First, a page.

How to beat the supermarket price rises

Close up shot of woman holding a bottle of organic fresh milk in supermarket
Dairy prices have been the hardest hit, with consumers of low fat milk facing staggering rises of 46%.

Rising food prices are leading to horror at the checkout. While overall inflation is rising at 10.5%, food prices are up an eye-watering 16.8% in a year, and the hike in the cost of some of the everyday essentials is truly horrendous – the price of low fat milk has gone up 46%. Fortunately, there are still some ways you can keep on top of runaway food prices.

New inflation figures revealed enormous rises in the prices of vital staples over the year. Milk was the worst offender, but olive oil, sugar and cheese are all up a third or more, while butter, pasta, flour, eggs and frozen vegetables are all up more than a quarter during that time.

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It’s the result of a huge number of pressures throughout the food supply chain. Take milk, for example. Farms have been under enormous price pressures as the cost of feed and fertiliser went through the roof in the aftermath of Russia’s invasion of Ukraine. The region is a major producer of both, so the collapse of supplies pushed prices up. The dry spring also worked against them, because usually all that grass growth produces bumper quantities of milk, but dry fields failed to deliver the bonus.

The higher price of milk then passed to dairy processors, who also had to deal with pressures of their own. They’ve been hit by rising energy bills in particular, because pasteurisation is an energy-intensive process. They’ve also faced more painful packaging expenses, as higher oil prices have pushed up the cost of plastic. The supermarkets have an enormous amount of buying power, but they had to accept higher prices from the processors. On top of this, they faced other pressures, from higher staff salaries, to much bigger energy bills from heating the stores and cooling their fridges and freezers.

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And all this is for a product that starts life close to home. Where we rely on products from overseas, we also have to contend with everything from climate change to shipping costs and currency differences.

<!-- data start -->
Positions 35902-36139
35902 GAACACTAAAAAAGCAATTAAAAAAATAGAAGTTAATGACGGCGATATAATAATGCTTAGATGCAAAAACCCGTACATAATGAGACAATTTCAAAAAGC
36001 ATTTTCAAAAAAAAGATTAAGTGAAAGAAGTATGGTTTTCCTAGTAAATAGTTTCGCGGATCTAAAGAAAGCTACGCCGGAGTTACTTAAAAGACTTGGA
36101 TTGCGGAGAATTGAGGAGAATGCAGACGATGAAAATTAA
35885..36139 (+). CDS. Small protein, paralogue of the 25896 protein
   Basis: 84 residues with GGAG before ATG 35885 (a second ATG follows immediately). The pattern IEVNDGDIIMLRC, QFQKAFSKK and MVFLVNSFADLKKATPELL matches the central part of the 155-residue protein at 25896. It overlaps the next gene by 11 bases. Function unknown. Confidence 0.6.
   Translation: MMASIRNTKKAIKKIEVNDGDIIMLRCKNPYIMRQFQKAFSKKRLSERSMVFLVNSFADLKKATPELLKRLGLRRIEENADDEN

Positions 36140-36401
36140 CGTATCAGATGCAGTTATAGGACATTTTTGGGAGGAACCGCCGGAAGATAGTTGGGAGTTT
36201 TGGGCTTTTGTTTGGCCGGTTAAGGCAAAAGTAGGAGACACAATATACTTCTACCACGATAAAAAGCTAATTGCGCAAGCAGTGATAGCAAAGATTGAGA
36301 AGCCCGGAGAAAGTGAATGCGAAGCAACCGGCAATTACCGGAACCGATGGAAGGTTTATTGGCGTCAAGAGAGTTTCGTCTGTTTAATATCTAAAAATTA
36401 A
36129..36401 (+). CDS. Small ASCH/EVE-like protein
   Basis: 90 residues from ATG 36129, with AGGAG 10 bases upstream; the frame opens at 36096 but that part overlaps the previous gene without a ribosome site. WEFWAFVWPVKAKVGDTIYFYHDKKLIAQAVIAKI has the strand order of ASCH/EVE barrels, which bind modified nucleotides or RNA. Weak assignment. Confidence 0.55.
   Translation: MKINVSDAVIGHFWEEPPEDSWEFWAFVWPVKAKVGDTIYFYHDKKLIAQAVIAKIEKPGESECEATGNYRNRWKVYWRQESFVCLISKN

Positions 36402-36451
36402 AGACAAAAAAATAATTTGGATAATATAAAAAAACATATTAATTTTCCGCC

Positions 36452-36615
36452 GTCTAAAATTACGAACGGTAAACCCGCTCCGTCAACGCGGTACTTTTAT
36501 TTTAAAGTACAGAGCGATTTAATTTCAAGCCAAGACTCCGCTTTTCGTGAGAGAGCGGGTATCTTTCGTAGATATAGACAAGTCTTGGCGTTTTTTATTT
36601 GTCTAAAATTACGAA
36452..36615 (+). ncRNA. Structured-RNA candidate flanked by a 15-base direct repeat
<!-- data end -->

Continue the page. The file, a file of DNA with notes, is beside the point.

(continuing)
The nightmare of higher food prices is that it hurts those on lower incomes more than anyone else – because they spend a larger proportion of their income on the essentials. They also have so little room in their budgets that it’s incredibly difficult to absorb rises of any kind – especially those of almost 50%.

However, the impact is being felt across the income spectrum, and 96% of those who have seen their costs rise in the past year say the price of their food shop has risen. Two fifths of us are already doing what we can to cut back on food prices, so it’s worth knowing the changes we can make that will have a really big impact on your overall costs.

  1. Save up to two thirds by trading down from a premium brand to the supermarket’s cheapest basics range. When my family took the more extreme version of the downshift challenge last summer, the kids didn’t embrace every shift, but the price difference in the ones they did accept was phenomenal. If this sounds like too big a step, you could start by switching to the supermarket own brands, which saves around a third.

  2. Save 28% by switching supermarkets: if you currently shop at Waitrose, according to Which?, in 2022 you could have cut 28% off the price of your shop by switching to Aldi. And while the savings are smaller for abandoning your mid-range supermarket (Aldi is only 15% cheaper than Sainsbury’s), they’re definitely worth trying.

  3. Save 11% by reducing food waste. The ONS says a family of four spends around £138 at the supermarket each week and WRAP claims they can save about £15 a week by cutting food waste. The best approaches include meal planning, regular checks of the fridge to see what needs eating up, and a good understanding of food you can freeze – from bread to cheese.

  4. Save around 10% by swapping fresh food for frozen. It’s usually a cheaper way to buy everything from vegetables to meat – although it’s always worth comparing prices individually to make sure. And because it lasts longer, it tends to mean less waste too.

  5. Save almost 10% by doing ‘the big shop’ at a larger supermarket instead of a convenience store. Which? calculated that swapping Sainsbury’s Local for a big Sainsbury’s cost around 10% less over the course of a year.

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